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Earlier this year, ESAL’s Steering Committee met to discuss how well we are addressing matters of justice, equity, diversity, and inclusion (JEDI) in our work as well as in our organization. While civic and community engagement is often treated as extracurricular, or even a distraction, by traditional STEM institutions; ESAL has always sought to recognize its importance to a successful STEM career. In doing so, ESAL has organically featured and attracted a diverse group of engineers and scientists who don’t always fit narrow and increasingly outdated stereotypes of scientists and engineers. Nevertheless, we know that there is always room for improvement and that without addressing JEDI intentionally, our efforts will remain incomplete.
To kick off this effort, each member of the Steering Committee shared their thoughts on what works well, what needs improvement, and what further actions we could take at ESAL to address JEDI. As a group, we drafted a statement that summarizes ESAL’s commitment to JEDI. I synthesized the output of the Steering Committee’s discussion and shared it with all of ESAL’s volunteers, who helped further refine our statement and plan. Below is a summary of our discussion.
- What we do - ESAL volunteers agreed that the engineers and scientists we have written about in our blog or have hosted as speakers for our events have diverse backgrounds and identities. In particular, we are proud that we have featured the work of so many students and early career scientists and engineers. We are also proud that we have frequently addressed issues at the intersection of JEDI and STEM.
- Who we are - As an organization, we feel that we have stronger representation by women, including in leadership roles, than the overall STEM community. We also have volunteer representation across a breadth of STEM disciplines as well as strong representation by students and people in early career stages.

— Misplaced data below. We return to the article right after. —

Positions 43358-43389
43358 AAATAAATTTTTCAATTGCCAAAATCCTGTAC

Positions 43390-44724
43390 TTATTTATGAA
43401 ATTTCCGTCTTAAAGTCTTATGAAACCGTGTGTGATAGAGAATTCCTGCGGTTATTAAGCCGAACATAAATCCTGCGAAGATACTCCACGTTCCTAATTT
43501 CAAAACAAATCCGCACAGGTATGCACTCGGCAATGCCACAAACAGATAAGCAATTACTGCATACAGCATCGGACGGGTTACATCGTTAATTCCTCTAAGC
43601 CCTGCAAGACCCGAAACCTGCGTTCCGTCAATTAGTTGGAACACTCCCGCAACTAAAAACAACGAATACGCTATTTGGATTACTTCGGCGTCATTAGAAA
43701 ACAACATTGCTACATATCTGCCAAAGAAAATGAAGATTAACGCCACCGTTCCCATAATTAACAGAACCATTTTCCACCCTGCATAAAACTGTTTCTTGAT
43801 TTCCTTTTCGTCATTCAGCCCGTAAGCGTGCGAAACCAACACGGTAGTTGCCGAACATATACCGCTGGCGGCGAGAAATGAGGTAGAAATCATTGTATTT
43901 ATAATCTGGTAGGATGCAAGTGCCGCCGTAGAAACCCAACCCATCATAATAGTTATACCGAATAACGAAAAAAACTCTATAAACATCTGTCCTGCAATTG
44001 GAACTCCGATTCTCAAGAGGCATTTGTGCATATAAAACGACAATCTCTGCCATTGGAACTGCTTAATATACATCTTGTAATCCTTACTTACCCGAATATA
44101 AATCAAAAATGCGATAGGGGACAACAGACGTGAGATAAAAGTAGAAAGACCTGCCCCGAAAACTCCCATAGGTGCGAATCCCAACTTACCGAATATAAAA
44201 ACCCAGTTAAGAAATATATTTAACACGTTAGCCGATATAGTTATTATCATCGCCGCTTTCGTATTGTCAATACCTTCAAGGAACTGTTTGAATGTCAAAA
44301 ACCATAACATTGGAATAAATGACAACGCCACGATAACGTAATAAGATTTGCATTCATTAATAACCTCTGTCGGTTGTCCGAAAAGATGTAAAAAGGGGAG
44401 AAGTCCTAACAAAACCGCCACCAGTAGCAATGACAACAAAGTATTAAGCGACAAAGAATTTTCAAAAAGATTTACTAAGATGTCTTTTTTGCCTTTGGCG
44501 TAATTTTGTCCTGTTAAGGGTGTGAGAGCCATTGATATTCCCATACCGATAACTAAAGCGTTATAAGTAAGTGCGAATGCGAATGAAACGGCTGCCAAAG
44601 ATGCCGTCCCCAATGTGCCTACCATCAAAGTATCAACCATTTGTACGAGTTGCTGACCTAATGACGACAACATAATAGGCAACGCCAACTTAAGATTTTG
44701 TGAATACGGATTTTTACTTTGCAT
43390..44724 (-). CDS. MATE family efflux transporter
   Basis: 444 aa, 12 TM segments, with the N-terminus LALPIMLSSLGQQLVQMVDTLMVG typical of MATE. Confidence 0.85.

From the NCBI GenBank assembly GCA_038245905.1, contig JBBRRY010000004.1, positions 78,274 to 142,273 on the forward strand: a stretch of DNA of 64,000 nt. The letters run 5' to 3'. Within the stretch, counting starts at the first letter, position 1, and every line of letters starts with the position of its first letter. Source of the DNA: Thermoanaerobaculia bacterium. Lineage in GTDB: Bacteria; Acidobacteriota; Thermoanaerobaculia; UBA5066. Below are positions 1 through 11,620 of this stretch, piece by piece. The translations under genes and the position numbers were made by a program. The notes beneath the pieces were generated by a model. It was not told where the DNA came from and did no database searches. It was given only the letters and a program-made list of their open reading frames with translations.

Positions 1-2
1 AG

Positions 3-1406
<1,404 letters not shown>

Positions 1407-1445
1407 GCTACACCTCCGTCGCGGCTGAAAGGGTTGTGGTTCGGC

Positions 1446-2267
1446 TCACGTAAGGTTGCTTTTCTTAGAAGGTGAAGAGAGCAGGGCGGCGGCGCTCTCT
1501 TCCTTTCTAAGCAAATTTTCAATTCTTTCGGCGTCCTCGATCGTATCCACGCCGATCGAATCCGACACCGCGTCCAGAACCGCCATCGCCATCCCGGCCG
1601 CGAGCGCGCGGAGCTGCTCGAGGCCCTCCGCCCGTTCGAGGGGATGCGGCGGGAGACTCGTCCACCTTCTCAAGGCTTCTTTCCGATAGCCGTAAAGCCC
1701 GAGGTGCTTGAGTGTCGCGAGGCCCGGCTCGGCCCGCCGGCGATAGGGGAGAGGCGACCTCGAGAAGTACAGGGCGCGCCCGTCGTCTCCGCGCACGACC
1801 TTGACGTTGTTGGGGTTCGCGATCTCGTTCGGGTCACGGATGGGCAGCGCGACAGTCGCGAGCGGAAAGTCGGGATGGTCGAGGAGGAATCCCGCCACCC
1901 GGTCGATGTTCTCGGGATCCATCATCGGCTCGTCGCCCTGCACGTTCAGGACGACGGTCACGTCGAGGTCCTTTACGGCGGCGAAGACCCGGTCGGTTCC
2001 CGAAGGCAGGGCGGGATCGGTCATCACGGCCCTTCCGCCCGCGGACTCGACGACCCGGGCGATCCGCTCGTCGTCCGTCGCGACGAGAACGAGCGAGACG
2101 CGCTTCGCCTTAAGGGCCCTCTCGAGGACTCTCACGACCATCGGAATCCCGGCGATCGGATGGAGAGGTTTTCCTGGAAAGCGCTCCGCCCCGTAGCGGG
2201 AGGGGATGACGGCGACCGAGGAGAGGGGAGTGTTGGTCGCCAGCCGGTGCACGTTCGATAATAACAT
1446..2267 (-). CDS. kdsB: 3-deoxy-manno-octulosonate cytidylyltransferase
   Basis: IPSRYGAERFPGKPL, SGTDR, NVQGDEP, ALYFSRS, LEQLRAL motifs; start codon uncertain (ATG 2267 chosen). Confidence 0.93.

Where are there gaps or concerns?
- What we do - Despite being an organization based in the United States, ESAL has not highlighted the way the STEM community intersects with Indigenous science, Indigenous communities, and tribal governments, particularly given the U.S.’s history of land seizure and its connection to institutions of higher education. Our discussion also noted that ESAL’s communications platforms and digital-heavy approaches may not be accessible to all engineers and scientists, particularly those who are more senior.
- Who we are - ESAL’s leadership and volunteer teams are not representative of the broad demographics of the U.S., and we also have some representation gaps relative to the U.S. STEM community. These gaps are most notable with respect to racial and ethnic groups that are traditionally marginalized. For example, ESAL does not have any volunteers who identify as Black or as Indigenous. As part of our discussion we also noted that, despite its benefits for enabling us to quickly onboard new, part-time contributors, our all-volunteer organizational structure may also prevent people who have familial financial obligations from being able to commit to volunteering with ESAL.
What actions will ESAL take?
- Proactively conduct outreach and seek partnership opportunities with scientific societies and organizations for groups that have been historically marginalized in STEM.
- Incorporate discussion of JEDI issues in STEM into all of ESAL’s programming.
- Continue to use a JEDI lens for our issue-focused programming and content.
- Conduct a quantitative internal review of ESAL’s organizational diversity.
- Through our programming and content, highlight the historical and current intersections between Indigenous people and the mainstream U.S. STEM community, without shying away from controversy, particularly with respect to local ecosystem and land rights issues.
We recognize that our proposed actions will not address all of the gaps we have identified in our work, but we hope that they will start us on a journey to more intentionally addressing the issues of JEDI in our local communities and within the STEM community itself.